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Child’s Play
pastor corner

Pastor Jim Jackson

Richmond Hill Presbyterian Church

My, how children’s games have changed. Anyone remember girls playing Jacks? They were little metal pieces about three quarters of an inch square and shaped like a cube. A game consisted of a handful of those spread on the floor. Then one took a little rubber ball and bounced it on the floor, all the while attempting to pick up as many jacks as possible before the ball hit the floor.

Whoever retrieved the most in one grasp was declared the winner.

Anyone remember boys playing marbles? They would draw a small circle in the sand, placing a few marbles in the middle. Then each player took a marble and using his thumb and first finger, shoot at an encircled marble, attempting to knock it out of the ring. If successful, the marble was yours. That is if you played for keepsies Good players won many marbles playing “keepsies.

Now Mama called that gambling, thus a “no-no” in our good Baptist family. Of course that only added suspense and bragging rights to the game. Otherwise marbles knocked out were returned to the circle for another game. Winners were the guys who knocked out the most ones.

How about that game with a small rubber ball attached to a paddle with a long rubber band? The object was to hit the ball with the paddle. Thereupon the rubber band would bring the ball back with a smack against the paddle. The object was to keep the smacking going as long as you could; but often if you missed the ball, it would hit you in the face instead of the paddle. Whoever kept the ball bouncing without missing was declared the winner. Seems like it was called “Paddle Ball.” Some innovative school teachers used the paddle without the ball for disciplinary purposes. they applied it to your rear-end, where it didn’t bounce.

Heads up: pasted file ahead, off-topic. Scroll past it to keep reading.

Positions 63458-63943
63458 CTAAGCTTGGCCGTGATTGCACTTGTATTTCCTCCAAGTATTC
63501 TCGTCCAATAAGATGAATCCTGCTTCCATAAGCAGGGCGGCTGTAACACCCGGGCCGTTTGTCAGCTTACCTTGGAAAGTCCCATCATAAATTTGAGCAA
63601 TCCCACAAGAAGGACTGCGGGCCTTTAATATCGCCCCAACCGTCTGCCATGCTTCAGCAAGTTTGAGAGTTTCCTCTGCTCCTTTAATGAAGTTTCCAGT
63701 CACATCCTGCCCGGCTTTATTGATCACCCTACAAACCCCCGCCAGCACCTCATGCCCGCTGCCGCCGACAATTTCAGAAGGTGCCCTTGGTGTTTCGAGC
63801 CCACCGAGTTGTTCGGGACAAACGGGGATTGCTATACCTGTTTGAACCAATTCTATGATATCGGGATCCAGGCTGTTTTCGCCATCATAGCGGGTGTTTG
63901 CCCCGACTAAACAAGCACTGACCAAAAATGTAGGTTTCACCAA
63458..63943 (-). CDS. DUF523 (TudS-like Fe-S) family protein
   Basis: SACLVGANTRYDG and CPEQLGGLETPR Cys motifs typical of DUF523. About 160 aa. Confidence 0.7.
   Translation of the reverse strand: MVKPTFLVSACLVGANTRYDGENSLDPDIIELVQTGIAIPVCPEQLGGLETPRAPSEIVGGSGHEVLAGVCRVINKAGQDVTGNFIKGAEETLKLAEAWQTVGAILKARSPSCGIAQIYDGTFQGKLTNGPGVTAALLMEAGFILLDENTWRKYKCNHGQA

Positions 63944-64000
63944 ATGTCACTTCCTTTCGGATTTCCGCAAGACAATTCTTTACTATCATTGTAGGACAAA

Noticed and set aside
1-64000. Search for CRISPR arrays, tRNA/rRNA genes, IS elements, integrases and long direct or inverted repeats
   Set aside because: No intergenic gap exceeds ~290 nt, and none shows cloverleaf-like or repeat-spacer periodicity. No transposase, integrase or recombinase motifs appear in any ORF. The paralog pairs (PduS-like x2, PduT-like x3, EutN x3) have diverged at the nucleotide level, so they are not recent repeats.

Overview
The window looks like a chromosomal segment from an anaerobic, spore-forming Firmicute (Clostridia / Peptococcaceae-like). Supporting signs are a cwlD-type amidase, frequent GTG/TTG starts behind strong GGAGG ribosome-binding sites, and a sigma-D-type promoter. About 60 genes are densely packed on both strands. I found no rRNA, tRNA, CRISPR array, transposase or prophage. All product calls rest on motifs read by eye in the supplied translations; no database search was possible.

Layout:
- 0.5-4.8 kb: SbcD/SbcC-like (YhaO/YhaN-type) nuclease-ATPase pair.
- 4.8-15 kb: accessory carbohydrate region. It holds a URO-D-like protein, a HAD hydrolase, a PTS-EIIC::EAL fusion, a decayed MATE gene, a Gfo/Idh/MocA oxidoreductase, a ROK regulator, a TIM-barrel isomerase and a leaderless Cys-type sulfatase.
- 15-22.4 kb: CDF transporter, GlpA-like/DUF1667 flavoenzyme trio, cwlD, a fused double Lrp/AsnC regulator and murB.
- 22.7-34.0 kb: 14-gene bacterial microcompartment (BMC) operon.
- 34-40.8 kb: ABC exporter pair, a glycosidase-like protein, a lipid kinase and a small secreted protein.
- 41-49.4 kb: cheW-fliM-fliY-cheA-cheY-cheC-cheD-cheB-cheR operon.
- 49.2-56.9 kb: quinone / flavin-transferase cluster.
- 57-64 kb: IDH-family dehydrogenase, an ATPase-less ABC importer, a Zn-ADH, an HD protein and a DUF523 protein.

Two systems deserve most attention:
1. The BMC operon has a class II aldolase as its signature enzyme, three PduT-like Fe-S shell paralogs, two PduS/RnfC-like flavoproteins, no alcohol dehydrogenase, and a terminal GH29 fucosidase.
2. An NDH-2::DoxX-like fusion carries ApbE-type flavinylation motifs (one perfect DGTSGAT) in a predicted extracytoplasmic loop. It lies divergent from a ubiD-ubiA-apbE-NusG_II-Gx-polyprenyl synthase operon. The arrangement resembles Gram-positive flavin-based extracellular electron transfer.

Then there were those social games we all played outside. Ring-a-Round the Rosies, Drop-the-Hankerchief, Skip-ARope, Musical Chair, Hop-Scotch and such. Well now days, kids games are too often played inside air conditioned rooms where no one gets dirty. They can play anywhere, any time and whatever the weather. Been to one of those restaurants where they have electric devises on the table? A kid, sometimes an adult, can play games before the chicken tenders arrive. No, it’s never free: just add it to your tab along with the tip.

How different times are these days.

Where have all the cap-guns and coonskin caps gone? Is it for the better or worse? You tell me.

To take a phrase from a few years ago: “What would Jesus do”? Did he ever play childhood games? I don’t know, but I do know he watched children play. For one, he watched them play wedding and funeral, doing things they saw adults do—see Matthew 11:17-19. Kinda like when we played Cowboys and Indians.

The occasion was when he and John the Baptist were preaching, whether hard sayings or comforting ones, they wouldn’t participate or listen. He said his listeners, adults, reminded him of children playing funeral and wedding.

Some refused to participate whether the message was one marked by grief or gladness. And some of us today, like pouting children, won’t listen to the Gospel whether preached in tones of hell-fire or grace. Jesus also spoke of a time when all the games will be over, some being winners, some losers.

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